Engineers at the North Carolina State University endeavored to improve the way both the CPU and the GPU perform by engineering a solution that sees the GPU execute computational functions, while the CPU cores pre-fetch the data the GPUs need from off-chip main memory. In the research team's model, the GPU and the CPU are integrated on the same die and share the on-chip L3 cache and off-chip memory, similar to the Intel's Sandy Bridge and AMD's APU platforms.
"Chip manufacturers are now creating processors that have a 'fused architecture,' meaning that they include CPUs and GPUs on a single chip," said Dr. Huiyang Zhou, an associate professor of electrical and computer engineering who co-authored a paper on the research.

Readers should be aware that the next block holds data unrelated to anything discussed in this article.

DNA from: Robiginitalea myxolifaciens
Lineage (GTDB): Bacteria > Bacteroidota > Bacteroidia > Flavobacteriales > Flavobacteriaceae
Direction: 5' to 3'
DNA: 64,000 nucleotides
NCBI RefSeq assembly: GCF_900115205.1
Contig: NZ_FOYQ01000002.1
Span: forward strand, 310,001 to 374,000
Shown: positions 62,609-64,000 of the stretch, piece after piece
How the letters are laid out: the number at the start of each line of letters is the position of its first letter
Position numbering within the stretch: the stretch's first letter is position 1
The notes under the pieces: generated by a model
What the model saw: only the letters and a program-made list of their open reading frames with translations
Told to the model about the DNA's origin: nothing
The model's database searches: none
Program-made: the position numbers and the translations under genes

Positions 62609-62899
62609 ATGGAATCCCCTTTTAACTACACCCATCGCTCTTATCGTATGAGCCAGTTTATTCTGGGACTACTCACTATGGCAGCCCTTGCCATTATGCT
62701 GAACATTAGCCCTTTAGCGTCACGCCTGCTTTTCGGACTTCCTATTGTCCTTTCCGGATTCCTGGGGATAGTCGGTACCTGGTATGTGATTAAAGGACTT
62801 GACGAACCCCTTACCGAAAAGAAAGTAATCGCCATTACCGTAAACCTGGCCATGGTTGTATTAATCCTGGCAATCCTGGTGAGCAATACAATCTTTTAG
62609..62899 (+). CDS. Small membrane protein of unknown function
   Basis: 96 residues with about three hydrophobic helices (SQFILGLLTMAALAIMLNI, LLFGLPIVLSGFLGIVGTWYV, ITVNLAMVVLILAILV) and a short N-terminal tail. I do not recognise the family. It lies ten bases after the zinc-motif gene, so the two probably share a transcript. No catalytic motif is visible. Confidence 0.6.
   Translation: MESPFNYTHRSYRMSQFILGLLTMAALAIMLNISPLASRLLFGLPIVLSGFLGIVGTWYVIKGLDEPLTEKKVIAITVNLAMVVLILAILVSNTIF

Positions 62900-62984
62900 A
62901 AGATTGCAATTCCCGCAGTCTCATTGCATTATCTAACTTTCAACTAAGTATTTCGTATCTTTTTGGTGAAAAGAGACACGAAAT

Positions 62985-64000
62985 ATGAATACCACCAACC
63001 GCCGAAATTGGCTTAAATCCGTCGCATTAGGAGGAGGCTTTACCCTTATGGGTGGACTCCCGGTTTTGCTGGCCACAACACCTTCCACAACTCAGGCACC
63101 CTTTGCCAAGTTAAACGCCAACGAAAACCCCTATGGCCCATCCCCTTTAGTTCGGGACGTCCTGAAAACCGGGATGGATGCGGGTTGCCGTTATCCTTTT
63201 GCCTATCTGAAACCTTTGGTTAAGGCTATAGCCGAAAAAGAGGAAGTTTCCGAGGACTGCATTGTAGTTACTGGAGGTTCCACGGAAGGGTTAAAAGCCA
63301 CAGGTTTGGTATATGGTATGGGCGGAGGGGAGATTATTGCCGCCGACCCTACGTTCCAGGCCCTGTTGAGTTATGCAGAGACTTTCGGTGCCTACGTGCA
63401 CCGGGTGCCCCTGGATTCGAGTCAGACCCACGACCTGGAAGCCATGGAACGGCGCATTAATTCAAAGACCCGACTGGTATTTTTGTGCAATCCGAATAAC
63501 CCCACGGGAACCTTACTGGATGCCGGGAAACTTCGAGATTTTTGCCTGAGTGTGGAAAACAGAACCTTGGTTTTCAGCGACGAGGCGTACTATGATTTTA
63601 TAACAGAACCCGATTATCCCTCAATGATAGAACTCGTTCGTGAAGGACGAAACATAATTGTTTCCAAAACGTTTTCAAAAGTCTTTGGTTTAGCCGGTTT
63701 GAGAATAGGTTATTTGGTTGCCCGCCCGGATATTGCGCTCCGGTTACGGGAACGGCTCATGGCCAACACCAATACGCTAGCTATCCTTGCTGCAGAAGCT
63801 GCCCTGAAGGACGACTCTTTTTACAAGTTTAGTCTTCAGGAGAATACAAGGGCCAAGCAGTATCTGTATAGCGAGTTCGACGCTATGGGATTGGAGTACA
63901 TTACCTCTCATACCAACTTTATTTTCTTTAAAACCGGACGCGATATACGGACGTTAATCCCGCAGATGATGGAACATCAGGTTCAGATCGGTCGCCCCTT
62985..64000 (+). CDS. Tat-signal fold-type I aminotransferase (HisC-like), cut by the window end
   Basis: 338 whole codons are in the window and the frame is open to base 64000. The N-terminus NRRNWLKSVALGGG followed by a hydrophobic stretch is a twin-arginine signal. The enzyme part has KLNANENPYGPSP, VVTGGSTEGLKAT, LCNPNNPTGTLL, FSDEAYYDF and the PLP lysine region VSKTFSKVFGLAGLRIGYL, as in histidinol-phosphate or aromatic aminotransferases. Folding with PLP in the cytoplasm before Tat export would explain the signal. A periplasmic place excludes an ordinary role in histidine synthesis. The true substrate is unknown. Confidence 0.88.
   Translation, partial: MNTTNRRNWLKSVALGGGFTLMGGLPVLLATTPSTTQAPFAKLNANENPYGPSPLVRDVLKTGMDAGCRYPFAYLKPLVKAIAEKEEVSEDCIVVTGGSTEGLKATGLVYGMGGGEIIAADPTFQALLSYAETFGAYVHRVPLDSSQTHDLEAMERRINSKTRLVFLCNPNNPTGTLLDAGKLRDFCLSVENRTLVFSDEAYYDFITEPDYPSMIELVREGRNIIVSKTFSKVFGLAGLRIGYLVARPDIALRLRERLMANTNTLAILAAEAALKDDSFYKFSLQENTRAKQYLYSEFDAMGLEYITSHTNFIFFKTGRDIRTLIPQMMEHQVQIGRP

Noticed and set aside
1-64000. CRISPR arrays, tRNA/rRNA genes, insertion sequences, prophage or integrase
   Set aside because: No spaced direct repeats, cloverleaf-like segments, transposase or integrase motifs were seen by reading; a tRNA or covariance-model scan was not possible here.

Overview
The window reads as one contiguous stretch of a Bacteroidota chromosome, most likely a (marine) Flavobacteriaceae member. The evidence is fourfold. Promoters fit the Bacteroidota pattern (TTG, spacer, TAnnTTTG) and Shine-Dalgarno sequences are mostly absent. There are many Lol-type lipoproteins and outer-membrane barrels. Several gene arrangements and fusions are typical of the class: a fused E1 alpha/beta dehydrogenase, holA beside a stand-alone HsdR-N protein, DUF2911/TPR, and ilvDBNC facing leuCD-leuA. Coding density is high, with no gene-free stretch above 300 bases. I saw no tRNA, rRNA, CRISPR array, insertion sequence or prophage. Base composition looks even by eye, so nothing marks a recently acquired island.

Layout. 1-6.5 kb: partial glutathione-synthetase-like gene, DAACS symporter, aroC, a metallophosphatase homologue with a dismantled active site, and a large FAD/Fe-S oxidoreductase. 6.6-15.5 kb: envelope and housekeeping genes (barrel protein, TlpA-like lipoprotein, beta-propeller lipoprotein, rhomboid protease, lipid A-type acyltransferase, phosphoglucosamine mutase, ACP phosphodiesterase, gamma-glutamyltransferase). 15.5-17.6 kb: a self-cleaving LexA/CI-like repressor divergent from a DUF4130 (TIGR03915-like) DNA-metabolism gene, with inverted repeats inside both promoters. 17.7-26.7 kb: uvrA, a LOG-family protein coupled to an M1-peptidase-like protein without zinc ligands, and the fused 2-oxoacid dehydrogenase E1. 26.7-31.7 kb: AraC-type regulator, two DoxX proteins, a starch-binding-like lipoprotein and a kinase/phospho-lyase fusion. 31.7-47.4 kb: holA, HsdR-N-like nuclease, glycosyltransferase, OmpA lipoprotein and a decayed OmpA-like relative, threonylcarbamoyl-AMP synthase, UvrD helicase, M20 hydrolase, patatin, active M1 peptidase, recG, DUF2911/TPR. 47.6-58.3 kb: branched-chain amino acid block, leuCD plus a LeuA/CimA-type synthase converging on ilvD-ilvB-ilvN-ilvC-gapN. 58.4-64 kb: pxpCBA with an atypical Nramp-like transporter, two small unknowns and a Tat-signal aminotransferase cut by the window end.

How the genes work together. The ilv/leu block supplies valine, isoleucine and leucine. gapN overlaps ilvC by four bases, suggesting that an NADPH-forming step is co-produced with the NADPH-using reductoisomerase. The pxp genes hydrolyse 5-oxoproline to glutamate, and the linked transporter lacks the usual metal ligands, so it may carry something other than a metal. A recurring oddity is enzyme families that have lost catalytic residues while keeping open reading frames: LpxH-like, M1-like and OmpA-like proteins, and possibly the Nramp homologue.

"This approach decreases manufacturing costs and makes computers more energy efficient. However, the CPU cores and GPU cores still work almost exclusively on separate functions. They rarely collaborate to execute any given program, so they aren’t as efficient as they could be. That’s the issue we’re trying to resolve."
Zhou's solution was to have the CPU do the leg work by determining what data the GPU needs and then going and retrieving it from off-chip main memory. This in turn leaves the GPU free to focus on executing the functions in question. The result of this collaboration is that the process takes less time and simulations have found that the new approach yields an average improved fused processor performance of 21.4 percent.
The paper will be presented at the 18th International Symposium on High Performance Computer Architecture, in New Orleans, later this month. In the meantime, you can check out more details on the project here.